"(Quizz is) healthy and ready to go, and we have a really good sense that that is a fact, and (as) we find that out during fall camp, then he'll carry the ball 25-30 times a game," said Riley.
The coaching staff sought out several different doctors in the offseason just to make sure his shoulder was fully healed. All of the doctors agreed -- Quizz's shoulder is completely healed. But just as a precaution, they still kept him out of spring contact drills.
Despite his production last season - a Pac-10 freshman record 1,253 yards and 11 touchdowns on 259 carries - his durability is coming into question and it's really due to one thing -- his size. You generally just don't hear the same kinds of questions on a back who missed the final two games but who stands 6-3 and 230 pounds.
Riley, as he did all of last year, says that those that doubt his constancy because of a lack of height just need to think of his stature in another manner.
"He's not small," said Riley. "just short, and very strong."
THE 56-YEAR OLD RILEY has had plenty of experience, and success, with running backs similar to Rodgers' size in the past. Consider Ken Simonton (1998-2001) at 5-foot-9, 205-pounds, and then Yvenson Bernard (2004-2007) at 5-foot-9, 203-pounds.
Riley didn't shy away from giving Simonton and Bernard the rock early and often, and they excelled late, both in-game and in-season, and he won't hesitate to give it to Quizz either.
All three running backs are small in stature, but were, and are, more than capable of carrying the
offensive load. Simonton is the school's all-time career leading rusher
(5,044) while Bernard is second all-time (3,682).
And Quizz served notice last season he could very well end up one of the all time running back greats in Orange and Black.
"They were all durable and guys that got better as the game went on," Riley said. "We like to have them carry the ball 25-30 times a game - that is part of what we want to do."
WITH THAT BEING said, Riley would still love to find a solid, productive backup who can give Quizz a rest. More rest decreases the chances of any running back becoming rundown and susceptible to injury late in the year.
Both Simonton and, even more so with Bernard, had various nagging injuries throughout their careers -- a part of the game that is unavoidable, but can be mitigated.
Bernard looked for contact more than Simonton did or Rodgers does, but paid the price late in his career.
The lack of any solid backups early in his career resulted in Bernard hauling the pigskin a whopping 592 times over the course of his sophomore and junior campaigns (2005, 2006).
Despite missing two games in 2007 due to injury Bernard had the advantage of James Rodgers taking some of the heat and hits off of him as Rodgers rushed for just under 500 yards on 50 carries. Backup running backs Matt Sieverson and Clinton Polk also chipped in with a combined 531 yards on 119 carries.
Besides Polk's 187 yards in 2006 no other player besides Bernard rushed for 100 or more yards in '05 or '06. Bernard was the running game those years and his body paid the price.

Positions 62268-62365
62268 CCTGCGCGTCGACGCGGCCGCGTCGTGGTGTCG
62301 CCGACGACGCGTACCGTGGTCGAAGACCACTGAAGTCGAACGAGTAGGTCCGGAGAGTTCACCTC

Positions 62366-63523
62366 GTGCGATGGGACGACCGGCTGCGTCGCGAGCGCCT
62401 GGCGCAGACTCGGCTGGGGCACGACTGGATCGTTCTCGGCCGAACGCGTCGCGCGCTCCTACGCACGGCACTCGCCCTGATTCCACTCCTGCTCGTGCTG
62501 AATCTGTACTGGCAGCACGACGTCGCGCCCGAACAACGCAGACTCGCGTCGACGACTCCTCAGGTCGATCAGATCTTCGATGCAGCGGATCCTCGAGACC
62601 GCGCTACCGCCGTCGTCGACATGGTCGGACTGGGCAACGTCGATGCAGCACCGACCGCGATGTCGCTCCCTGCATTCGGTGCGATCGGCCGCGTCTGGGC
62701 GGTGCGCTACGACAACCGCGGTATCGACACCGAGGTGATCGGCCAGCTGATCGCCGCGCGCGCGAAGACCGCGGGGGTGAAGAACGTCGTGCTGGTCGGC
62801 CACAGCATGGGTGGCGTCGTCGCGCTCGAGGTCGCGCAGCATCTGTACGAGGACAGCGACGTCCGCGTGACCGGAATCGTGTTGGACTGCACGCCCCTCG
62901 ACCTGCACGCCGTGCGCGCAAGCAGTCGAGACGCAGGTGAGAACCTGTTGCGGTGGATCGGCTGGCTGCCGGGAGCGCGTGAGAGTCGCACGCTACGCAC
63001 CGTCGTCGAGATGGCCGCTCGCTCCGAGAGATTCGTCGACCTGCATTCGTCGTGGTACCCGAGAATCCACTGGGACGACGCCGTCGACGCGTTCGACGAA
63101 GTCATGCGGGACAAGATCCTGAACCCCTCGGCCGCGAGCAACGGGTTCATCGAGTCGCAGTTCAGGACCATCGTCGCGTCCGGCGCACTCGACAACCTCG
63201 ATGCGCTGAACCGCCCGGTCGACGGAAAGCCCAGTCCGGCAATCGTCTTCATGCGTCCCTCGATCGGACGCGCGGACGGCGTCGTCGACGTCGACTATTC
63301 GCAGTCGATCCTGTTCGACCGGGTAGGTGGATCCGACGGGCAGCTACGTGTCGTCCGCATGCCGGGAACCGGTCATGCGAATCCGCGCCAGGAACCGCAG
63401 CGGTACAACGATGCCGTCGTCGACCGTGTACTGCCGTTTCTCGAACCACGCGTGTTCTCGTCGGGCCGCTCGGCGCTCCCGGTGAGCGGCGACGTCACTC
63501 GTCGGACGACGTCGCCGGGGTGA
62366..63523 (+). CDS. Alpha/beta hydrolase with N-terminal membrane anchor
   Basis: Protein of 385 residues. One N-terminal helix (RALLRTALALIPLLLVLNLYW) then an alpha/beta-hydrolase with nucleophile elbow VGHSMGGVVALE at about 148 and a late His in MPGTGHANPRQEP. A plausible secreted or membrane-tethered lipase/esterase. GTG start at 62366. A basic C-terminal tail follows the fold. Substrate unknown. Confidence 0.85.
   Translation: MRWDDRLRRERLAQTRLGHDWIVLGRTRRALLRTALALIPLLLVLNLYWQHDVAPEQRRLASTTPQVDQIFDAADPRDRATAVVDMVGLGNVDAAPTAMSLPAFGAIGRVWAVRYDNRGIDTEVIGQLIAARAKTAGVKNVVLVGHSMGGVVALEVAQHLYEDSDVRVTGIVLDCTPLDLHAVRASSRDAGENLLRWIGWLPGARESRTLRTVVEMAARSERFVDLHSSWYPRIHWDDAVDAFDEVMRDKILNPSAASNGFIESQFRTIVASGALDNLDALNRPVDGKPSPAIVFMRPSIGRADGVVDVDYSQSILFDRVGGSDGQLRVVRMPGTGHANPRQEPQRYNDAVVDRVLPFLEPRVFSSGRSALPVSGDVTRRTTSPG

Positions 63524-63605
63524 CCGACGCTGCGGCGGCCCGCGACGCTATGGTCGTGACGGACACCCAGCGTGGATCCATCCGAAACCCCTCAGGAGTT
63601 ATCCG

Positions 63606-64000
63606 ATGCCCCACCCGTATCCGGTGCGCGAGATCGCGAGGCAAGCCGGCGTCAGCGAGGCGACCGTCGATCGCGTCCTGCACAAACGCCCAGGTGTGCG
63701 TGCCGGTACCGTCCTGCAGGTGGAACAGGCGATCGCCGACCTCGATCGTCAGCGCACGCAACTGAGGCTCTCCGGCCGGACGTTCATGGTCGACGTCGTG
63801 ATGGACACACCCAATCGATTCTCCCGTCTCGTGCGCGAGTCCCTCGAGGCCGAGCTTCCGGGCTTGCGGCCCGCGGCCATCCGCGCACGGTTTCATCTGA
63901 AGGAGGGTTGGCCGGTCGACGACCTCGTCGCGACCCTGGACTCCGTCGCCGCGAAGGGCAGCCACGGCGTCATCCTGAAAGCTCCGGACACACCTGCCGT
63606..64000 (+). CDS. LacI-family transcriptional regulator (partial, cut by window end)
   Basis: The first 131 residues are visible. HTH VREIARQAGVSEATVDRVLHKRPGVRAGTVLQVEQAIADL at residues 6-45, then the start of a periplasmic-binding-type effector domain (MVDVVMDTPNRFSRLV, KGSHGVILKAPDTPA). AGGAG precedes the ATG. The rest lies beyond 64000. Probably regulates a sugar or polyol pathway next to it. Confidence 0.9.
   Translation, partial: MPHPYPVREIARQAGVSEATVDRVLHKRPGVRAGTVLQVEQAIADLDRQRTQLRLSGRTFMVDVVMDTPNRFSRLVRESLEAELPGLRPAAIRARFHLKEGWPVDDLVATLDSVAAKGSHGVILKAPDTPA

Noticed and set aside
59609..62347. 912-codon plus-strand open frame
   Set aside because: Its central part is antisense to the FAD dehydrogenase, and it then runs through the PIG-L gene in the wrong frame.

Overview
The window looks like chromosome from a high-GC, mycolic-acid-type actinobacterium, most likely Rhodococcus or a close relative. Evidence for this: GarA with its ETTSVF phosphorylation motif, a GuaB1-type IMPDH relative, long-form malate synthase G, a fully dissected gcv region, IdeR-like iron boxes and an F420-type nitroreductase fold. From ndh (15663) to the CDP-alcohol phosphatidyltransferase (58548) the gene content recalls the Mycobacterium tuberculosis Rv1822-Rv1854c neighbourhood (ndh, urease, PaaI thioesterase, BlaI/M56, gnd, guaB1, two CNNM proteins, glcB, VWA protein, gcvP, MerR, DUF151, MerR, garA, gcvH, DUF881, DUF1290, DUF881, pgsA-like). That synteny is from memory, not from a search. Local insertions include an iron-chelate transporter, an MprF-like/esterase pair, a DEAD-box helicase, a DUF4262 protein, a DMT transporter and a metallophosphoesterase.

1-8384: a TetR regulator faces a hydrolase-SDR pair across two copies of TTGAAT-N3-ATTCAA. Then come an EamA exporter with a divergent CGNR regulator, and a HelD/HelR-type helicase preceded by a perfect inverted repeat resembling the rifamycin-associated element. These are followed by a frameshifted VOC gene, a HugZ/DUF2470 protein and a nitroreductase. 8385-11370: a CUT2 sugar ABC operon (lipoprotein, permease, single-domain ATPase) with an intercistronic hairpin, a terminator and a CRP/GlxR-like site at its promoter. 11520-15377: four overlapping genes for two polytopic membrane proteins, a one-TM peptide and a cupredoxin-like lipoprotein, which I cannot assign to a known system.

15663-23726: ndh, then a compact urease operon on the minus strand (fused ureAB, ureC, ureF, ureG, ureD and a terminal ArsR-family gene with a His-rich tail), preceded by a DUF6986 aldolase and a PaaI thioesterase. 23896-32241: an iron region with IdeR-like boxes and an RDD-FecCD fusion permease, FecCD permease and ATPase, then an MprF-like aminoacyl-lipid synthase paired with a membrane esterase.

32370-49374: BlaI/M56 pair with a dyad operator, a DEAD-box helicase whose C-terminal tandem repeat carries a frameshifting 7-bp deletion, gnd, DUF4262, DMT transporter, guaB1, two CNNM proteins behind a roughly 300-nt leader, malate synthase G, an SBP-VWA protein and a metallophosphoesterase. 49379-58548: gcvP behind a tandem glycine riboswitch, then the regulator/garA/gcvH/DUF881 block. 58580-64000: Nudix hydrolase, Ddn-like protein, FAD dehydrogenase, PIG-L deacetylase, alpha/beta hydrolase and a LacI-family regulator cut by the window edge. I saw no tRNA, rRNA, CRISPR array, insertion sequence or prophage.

Simonton had a shiftier running style than Bernard which translated into less direct hits. But Simonton also had solid backups during his career which equaled less carries and less wear and tear on his body.
IN 2001, Steven Jackson carried the ball 74 times for 390 yards while Patrick McCall turned in 203 yards on 54 carries. The Beavers in 2000 had a three headed monster in Simonton, McCall and Antonio Battle. McCall tallied 658 yards on 129 carries and Battle 178 on 47 snaps.And if such present day production emerges, Riley said he won't hesitate to use it.
"If we can find a guy and that can go in and play - spell Quizz and take some of that load off of him - we certainly will do that to the benefit of our team," Riley said.
As BF.C readers became aware of this spring and offseason, a pair of freshman are being looked at to give Rodgers periodic rest. Jovan Stevenson had a fine showing in the spring, but might not have the build yet to take a beating all season long. Ashton Jefferson dominated in high school, but has yet to take his first collegiate practice snap. And Jefferson will have to be pretty far along for the coaches to burn his redshirt year.
Incumbent Ryan McCants is coming off of knee surgery and best estimates have him back in the middle of fall camp, but probably not ready for the season opener.
The good news is James Rodgers (collarbone) is back after rushing for 408 yards a year ago. But ideally, the Beavs would probably benefit most from that tough, dependable player who will stick his nose in between the offensive linemen for the difficult one to three yard gains.
ONE PLAYER THAT may fit the mold is fullback Will Darkins. Instead of handing the ball to Quizz in short yardage situations, Darkins could handle the dirty work, and the beatings, which would keep Quizz fresher and perhaps, healthier.
Whatever the coaches decide one thing is for certain - Quizz will get plenty
And hopefully few bruises.